SocGen’s Sebastian Galy:
The market decided rose tinted glasses were not enough, put on its dark shades and hit the nightlife.
And the uber-bullishness is based on what? Hopium. Hope that the Fed will unleash QE3, or nominal GDP level targeting and buy, buy, buy — because what the market really needs right now is more bond flippers, right? Hope that Europeans have finally gotten their act together in respect to buying up periphery debt to create a ceiling on borrowing costs. Hope that this time is different in China, and that throwing a huge splash of stimulus cash at infrastructure will soften the landing.
The chart below from UBS' George Magnus captures perhaps better than anything, not only the reason why the global economy grew with the speed it did over the past 40 years, not only why "globalization" (a/k/a finding news places to issue debt in exchange for secured assets and unsecured cash flows all the while under the umbrella of globalist organizations: see Confessions of an Economic Hit Man) was the primary urgency for the status quo, not only why the developed world managed to delay the inevitable day of reckoning for as long as it did, but most importantly, why the global day of debt-saturated reckoning is coming.
While the plight of precious metal mining in the 3rd largest gold producer in the world has been well-documented here, as on ongoing strike in various South African mines has crippled precious metal supply, so far the mining shut down had not spread outside the continent of Africa (excluding the occasional Bolivian and Venezuelan mine nationalization). Today, however, even more mining capacity was taken offline, as India's Goa, the country's second largest iron ore producer, announced it was temporarily ceasing all mining activity "after an expert panel formed by the central government found "serious illegalities and irregularities" in mining operations." While no gold production has been impacted yet, this move, which likely has political overtones, will likely shift to other extractors soon, as more production capacity is taken offline, for either labor or kickback reasons. And as reported previously, demand by the now largest importer of gold in the world China, refuses to decline with supply, which has clear implications for the equilibrium price. It remains to be seen if Goa going dark will push iron-ore prices higher. It is quite likely that the collapse in Chinese iron-ore demand offline is far greater than anything Goa will remove from the market and as such will hardly push iron prices higher.
Casting a broad eye across all asset classes today, the theme of QE-Off was quite apparent. USD strength, Gold/Silver leaking lower, Stocks gathering downward momentum (as high-beta hotels underperform - AAPL 2nd biggest drop in over 3 months), Treasuries underperforming, and VIX rising rapidly with notable term structure flattening (to its lowest of the year). Volume was on the light side - which suggests this was more longs covering than shorts being laid out (as positioning into recent strength was light and looks to have capitulated Thurs/Fri. Dow Transports outperformed - which appeared more a value rotation as NASDAQ fell back to practically unch (along with the Dow) from the 8/21 swing highs. Equities definitely led the weakness today as cross-asset-class correlation broke down, and futures kept falling after-hours with S&P 500 e-mini futures closing down 12pts - right at the up-trendline of the recent move.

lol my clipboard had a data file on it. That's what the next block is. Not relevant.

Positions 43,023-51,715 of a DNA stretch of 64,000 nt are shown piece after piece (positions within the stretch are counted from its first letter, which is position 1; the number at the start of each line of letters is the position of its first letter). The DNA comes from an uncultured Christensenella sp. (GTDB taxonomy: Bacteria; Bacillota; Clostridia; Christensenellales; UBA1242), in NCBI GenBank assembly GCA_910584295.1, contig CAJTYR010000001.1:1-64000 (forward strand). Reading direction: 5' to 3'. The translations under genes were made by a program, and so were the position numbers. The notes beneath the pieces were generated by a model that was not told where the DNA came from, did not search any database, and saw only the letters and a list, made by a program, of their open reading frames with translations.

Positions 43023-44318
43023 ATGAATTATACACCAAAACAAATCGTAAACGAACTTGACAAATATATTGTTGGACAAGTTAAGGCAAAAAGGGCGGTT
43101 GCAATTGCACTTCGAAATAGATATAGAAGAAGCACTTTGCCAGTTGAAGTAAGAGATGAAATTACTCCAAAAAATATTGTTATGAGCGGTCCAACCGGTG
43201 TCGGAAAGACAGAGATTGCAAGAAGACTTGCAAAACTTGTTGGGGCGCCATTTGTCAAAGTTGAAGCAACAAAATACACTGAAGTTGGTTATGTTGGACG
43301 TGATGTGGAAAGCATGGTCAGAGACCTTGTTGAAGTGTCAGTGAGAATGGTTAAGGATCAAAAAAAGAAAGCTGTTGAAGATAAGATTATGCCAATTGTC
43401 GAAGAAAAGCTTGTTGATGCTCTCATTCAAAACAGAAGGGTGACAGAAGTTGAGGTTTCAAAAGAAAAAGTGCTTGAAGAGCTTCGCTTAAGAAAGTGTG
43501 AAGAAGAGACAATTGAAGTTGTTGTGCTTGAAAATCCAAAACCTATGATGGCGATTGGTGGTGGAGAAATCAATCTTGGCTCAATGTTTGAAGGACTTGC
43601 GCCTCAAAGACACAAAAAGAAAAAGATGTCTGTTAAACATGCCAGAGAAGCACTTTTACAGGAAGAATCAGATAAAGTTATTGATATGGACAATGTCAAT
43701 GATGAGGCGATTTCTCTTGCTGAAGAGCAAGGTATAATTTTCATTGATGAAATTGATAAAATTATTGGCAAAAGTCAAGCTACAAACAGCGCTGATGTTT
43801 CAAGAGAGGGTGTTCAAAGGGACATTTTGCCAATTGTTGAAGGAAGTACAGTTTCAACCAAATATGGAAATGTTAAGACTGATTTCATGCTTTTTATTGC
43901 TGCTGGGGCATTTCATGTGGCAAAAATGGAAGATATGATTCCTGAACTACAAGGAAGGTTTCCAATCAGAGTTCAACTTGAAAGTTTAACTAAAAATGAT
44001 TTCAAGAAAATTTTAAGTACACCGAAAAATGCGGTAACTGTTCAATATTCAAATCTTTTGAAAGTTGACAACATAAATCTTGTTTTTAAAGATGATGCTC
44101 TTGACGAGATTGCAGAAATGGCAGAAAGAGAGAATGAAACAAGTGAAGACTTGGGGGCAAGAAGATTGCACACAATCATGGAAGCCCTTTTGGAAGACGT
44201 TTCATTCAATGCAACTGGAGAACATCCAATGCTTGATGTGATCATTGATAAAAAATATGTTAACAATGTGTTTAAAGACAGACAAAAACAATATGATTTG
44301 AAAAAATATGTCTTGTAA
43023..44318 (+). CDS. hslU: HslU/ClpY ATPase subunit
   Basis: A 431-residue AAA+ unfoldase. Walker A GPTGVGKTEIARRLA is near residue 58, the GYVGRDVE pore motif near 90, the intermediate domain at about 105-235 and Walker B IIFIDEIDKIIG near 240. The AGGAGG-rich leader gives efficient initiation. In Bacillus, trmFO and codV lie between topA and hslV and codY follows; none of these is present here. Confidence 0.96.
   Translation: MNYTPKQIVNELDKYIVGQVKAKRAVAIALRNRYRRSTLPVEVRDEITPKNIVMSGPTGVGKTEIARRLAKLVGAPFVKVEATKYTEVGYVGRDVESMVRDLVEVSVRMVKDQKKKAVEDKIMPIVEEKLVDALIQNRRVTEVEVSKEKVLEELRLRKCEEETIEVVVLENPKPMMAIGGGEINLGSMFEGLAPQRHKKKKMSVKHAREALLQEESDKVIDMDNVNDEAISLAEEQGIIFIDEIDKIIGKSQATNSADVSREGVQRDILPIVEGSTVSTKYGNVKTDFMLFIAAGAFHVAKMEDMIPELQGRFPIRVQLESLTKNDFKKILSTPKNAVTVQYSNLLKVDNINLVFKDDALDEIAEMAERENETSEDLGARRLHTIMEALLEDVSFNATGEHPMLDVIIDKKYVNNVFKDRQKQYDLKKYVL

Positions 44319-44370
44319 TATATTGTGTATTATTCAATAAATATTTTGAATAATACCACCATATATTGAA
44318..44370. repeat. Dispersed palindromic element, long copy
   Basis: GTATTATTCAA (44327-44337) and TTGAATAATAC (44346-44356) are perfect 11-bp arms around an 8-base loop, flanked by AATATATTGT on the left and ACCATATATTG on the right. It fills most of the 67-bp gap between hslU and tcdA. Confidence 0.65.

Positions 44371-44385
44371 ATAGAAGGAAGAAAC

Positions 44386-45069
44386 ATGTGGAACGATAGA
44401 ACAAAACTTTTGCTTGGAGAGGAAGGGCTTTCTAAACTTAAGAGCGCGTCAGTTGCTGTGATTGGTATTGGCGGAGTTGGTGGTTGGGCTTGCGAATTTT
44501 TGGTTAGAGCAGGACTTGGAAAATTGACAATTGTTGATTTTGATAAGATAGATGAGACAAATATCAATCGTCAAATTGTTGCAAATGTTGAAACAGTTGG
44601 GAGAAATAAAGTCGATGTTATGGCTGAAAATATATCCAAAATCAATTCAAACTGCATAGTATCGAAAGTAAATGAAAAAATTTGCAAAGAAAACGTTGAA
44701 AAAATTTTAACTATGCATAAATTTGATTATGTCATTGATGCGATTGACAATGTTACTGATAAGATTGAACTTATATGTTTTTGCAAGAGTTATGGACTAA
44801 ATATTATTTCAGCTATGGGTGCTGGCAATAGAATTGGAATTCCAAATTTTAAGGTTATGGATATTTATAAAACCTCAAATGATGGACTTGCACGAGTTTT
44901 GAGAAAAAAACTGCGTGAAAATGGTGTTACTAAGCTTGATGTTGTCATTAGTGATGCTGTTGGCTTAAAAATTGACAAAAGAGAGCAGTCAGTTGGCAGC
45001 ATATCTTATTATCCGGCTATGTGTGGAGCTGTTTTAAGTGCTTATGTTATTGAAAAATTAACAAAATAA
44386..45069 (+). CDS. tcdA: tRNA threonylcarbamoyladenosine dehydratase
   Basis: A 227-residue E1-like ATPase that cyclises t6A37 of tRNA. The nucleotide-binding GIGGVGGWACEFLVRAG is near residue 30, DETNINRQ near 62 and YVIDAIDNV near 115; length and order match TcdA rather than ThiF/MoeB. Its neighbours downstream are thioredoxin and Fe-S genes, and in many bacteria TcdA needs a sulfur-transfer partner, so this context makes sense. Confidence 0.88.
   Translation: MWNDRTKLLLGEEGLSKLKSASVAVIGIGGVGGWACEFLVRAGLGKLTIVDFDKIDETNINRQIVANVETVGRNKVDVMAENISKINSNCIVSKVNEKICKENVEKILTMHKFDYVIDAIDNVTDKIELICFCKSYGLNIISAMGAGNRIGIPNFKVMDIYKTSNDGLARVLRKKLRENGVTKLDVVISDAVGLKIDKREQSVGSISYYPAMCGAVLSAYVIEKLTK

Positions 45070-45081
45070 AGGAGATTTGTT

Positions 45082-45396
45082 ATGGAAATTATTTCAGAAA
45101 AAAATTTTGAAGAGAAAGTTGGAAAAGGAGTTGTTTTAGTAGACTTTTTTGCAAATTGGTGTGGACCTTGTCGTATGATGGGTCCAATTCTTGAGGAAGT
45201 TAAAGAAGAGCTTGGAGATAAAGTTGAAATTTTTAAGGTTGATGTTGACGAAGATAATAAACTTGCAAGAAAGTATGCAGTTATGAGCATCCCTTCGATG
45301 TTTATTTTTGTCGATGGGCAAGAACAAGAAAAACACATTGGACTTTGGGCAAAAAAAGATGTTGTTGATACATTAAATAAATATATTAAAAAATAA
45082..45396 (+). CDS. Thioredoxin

It seems most have strong views on who should not be the Chairman of the Fed but based on a recent survey at a Morgan Stanley conference, it seems Ron Paul still has an outside chance. What of Justin Bieber? Jim Grant? Maria Bartiromo? Chuck Norris?
On the surface, today's G.19 update, aka the monthly Consumer Credit Data, was a big disappointment due to a major miss in consumer credit, which in July dropped by $3.3 billion from $2.708 trillion to $2.705 trillion. The drop was, as always, on a slide in revolving credit, which dropped for a second consecutive month, this time by just under $5 billion, while non-revolving credit, aka student loans and GM subprime debt, rose by just $1.5 billion: the lowest monthly increase in this series since August 2011, when it declined by $9 billion. Expectations were for an increase of over $9 billion. There was a far bigger problem, however. The problem is the spike on the chart below which represents the November to December 2010 transition (source: Fed). What happened there is that 3 months after the Fed revised the consumer credit data last, it decided to re-revise it again. Frankly, at this point nothing the Fed releases has any credibility, as the central planners are literally making up data every three months as it suits them.
The fundamental backdrop, in the shape of economic lead indicators and earnings momentum, has been deteriorating: manufacturing PMIs for the US, China, Japan, Korea, the Euro zone, and the UK are all now sub-50, and consensus earnings growth estimates for 2012 have been halved in recent months. What has this meant for Global Equities? Well, as UBS notes, in the last three months, very little. The MSCI AC World index is up more than 12% from the 4 June low. That markets have rallied while fundamentals have deteriorated in this manner is unusual. Historically, equity market rebounds have tended to coincide with a trough in PMIs and earnings momentum – that is, when PMIs have stopped going down and the pace of earnings downgrades slows (waiting for PMIs to recover to 50 or for earnings momentum to turn positive is usually too late). Markets now appear to be taking their cues from central bankers: potential policy actions are becoming a sort of ‘lead indicator of the lead indicators’, if you will. Given the recent rally, in addition to underlying macro weakness, policy action - and effective action at that – has become increasingly important for investors. Without it this recent rally could end up looking more like a false start than a head start.